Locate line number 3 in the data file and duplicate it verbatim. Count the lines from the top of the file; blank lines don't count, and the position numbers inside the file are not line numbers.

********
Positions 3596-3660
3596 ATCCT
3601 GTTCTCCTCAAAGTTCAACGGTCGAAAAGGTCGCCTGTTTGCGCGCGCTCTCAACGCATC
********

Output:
3601 GTTCTCCTCAAAGTTCAACGGTCGAAAAGGTCGCCTGTTTGCGCGCGCTCTCAACGCATC